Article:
A funny and moving story about three girls from Eastern Europe, trying their luck in London. They arrive in a dangerous world full of prejudices and scratch out a living while struggling to keep the golden promise of Western Europe alive. When one of them receives an offer from her hometown university, it changes their friendship forever. A new play by British writer Cheryl White, based in The Hague, about friendship, choices and loss.

ReviewPetya’s Story

By Cheryl White
Directed by Sarah Mahoney

Ruth Tapp - Petya
Katerina Djenadic - Imbi
Elaine Gracie - Anna

Rosemary Branch Theatre
21-26 October, 2008

A review by Rosie Fiore for EXTRA! EXTRA!

If your neighborhood is anything like mine, the number of Eastern European people living around you will have increased dramatically since a number of countries joined the EU in 2004. In our suburb, every second corner shop now stocks Polish goods, and almost every service industry job seems to be held by a chirpy, well-spoken person from Latvia or the Czech Republic. Petya’s Story offers us a small insight into the lives of three such girls who have come to London to take their chances and try to change their futures. 

Petya and Imbi share a small flat. They both work as cleaners: Petya in a hotel, Imbi for a number of private clients. Petya dreams of marrying a rich husband who will take care of her and give her lots of babies. Imbi’s dreams are bigger: she has applied to university in her home country, and the play opens when she has been accepted. Now she has to raise £1,000 for her tuition fees.

This may not seem like an enormous sum of money, but for girls living hand-to-mouth on supermarket-brand pasta and Jaffa cakes, and earning £2-3 an hour, the problem seems insurmountable. However, Imbi is determined: she takes on another job and plans a car-boot sale (although she has no car). As she starts to work long hours and focus on her plans, her easy friendship with Petya begins to show strain. For the first time, she and Petya are at odds: Petya wants a good life: she wants to be accepted by the other girls at work (especially cool, promiscuous Anna), and she wants to party and find a nice boyfriend. She cannot understand Imbi’s focus.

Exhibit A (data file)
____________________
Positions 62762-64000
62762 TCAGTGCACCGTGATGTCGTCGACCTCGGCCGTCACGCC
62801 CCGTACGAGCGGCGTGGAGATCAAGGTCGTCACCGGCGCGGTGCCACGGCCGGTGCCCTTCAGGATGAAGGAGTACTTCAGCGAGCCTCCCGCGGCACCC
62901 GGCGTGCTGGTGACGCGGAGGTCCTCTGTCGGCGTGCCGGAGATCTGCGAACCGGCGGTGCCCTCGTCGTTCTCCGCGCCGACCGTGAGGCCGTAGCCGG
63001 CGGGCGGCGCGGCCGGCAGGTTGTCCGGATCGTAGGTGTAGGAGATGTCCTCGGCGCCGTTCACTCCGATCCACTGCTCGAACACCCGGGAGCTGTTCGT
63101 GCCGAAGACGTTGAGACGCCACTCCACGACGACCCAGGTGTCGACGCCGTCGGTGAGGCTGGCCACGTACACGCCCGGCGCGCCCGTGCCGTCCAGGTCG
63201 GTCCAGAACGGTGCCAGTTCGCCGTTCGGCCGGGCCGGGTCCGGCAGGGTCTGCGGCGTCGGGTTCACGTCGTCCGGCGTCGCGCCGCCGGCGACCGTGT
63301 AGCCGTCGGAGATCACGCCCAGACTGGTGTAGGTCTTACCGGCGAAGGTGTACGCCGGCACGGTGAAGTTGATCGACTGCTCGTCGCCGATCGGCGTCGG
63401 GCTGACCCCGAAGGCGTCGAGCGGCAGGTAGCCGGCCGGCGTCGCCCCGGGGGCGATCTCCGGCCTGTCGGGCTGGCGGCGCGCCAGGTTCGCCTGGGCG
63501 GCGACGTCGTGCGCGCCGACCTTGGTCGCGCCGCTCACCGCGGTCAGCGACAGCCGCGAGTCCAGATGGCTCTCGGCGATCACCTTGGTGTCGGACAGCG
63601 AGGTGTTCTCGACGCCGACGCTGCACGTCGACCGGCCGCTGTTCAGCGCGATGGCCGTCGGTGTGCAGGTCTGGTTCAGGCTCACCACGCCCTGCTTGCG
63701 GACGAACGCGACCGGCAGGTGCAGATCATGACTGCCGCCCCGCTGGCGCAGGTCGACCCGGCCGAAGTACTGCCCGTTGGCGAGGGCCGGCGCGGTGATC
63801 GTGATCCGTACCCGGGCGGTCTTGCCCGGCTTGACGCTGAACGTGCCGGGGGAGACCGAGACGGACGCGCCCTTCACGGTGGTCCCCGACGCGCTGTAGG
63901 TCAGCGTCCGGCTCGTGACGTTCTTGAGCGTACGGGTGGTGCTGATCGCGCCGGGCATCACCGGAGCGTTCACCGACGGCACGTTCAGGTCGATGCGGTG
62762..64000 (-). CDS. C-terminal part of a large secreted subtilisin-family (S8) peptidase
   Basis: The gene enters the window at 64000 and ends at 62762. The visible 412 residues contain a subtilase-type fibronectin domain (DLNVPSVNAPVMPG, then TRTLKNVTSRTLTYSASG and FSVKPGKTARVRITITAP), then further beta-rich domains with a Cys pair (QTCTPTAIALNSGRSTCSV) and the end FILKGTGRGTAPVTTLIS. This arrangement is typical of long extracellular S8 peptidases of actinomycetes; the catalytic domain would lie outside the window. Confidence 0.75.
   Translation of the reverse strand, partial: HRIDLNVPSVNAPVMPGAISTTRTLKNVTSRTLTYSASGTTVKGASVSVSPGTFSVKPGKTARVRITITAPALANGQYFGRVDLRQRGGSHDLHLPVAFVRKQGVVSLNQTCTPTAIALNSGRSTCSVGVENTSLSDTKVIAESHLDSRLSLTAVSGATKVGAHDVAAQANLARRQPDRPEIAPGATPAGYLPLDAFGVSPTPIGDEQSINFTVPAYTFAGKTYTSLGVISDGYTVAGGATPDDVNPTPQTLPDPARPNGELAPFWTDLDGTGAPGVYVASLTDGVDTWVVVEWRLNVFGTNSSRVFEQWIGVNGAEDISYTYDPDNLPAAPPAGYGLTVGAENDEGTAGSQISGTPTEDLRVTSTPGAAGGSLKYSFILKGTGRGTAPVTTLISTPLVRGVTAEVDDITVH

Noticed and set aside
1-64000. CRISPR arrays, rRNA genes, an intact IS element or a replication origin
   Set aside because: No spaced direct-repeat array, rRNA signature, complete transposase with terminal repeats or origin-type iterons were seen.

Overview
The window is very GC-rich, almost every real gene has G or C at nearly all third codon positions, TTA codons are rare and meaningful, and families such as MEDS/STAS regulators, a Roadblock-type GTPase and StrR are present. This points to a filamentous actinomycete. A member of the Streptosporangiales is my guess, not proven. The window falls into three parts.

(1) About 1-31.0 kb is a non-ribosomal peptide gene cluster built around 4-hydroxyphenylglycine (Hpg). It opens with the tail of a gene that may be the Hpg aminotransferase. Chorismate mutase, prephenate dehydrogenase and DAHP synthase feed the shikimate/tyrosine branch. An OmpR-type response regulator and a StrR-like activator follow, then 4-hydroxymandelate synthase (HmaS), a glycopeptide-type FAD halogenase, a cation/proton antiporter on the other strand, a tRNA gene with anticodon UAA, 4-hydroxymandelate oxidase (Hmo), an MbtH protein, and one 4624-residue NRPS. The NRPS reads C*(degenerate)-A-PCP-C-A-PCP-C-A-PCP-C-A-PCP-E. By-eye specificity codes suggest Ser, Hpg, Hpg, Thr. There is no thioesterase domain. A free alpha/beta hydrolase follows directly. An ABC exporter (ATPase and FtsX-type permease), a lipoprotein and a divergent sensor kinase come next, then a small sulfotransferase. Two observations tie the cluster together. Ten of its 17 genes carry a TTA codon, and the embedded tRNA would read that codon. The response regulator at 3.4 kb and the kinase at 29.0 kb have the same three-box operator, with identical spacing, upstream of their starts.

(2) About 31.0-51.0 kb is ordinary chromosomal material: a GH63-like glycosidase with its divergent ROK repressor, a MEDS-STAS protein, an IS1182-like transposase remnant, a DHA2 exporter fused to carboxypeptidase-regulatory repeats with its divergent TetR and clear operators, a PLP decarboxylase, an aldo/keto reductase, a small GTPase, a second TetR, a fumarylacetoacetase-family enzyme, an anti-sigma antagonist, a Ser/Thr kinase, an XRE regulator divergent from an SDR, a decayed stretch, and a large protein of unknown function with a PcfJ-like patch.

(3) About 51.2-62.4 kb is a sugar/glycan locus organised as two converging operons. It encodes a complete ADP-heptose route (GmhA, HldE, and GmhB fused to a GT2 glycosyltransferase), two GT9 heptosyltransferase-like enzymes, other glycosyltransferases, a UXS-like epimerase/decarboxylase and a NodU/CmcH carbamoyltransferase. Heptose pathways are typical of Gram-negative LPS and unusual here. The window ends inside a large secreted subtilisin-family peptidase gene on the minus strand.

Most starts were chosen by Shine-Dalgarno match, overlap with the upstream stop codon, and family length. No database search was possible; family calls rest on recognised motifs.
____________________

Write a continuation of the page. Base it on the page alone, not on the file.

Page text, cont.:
In many ways, Petya’s Story is a classic tale of the complexities of relationships, and how extraneous pressures make the differences between people apparent. All three girls deal with issues of morality, of loyalty and truth. Petya offers to supply items for Imbi’s car boot sale: Imbi is happy to accept a fox fur which Petya takes from the lost property cupboard in the hotel where she works, yet rejects a diamond earring Petya finds on the floor because she sees that as theft. Petya wants a husband to support her, yet both girls scorn Anna, who sleeps with guests in the hotel and gets men to pay for things.

The performances are all strong, and Ruth Tapp as the ever-positive Petya stands out particularly. Yet I couldn’t help feeling the play could have been harder hitting and more in-depth. There was some sense that the girls led difficult lives and were working for below minimum wage, but we gained no real understanding of how hard it was for them, or indeed how they might be at risk from exploitation. There was some focus on the culture they had left behind, but I’d have liked to understand more about their sense of isolation in a strange country.  

I also felt that the play ran its course and the story concluded poignantly and satisfactorily, but then carried on for a further two scenes to wring a “Hollywood” happy ending out for both major characters. We didn’t need it. It made light of the growth the characters had undergone and simplified the complex situations in which they found themselves. 

These dissatisfactions notwithstanding, Petya’s Story is heartwarming, well acted and engaging. You cannot help but love ditzy Petya and care deeply what happens to the girls. Perhaps, when we next meet a Lithuanian office cleaner or Polish waitress, we might stop to think who she may be, and what her story is. 

Tuesday-Saturday 7.30pm Sunday 2.00pm and 6.00pm
 £10 (£8.00 concessions)

The Rosemary Branch Theatre
2 Shepperton Road,
N1 3DT
Tel: 020 7704 6665 (theatre & box office)
email: cecilia@rosemarybranch.co.uk
EXTRA! EXTRA! www.extraextra.org 

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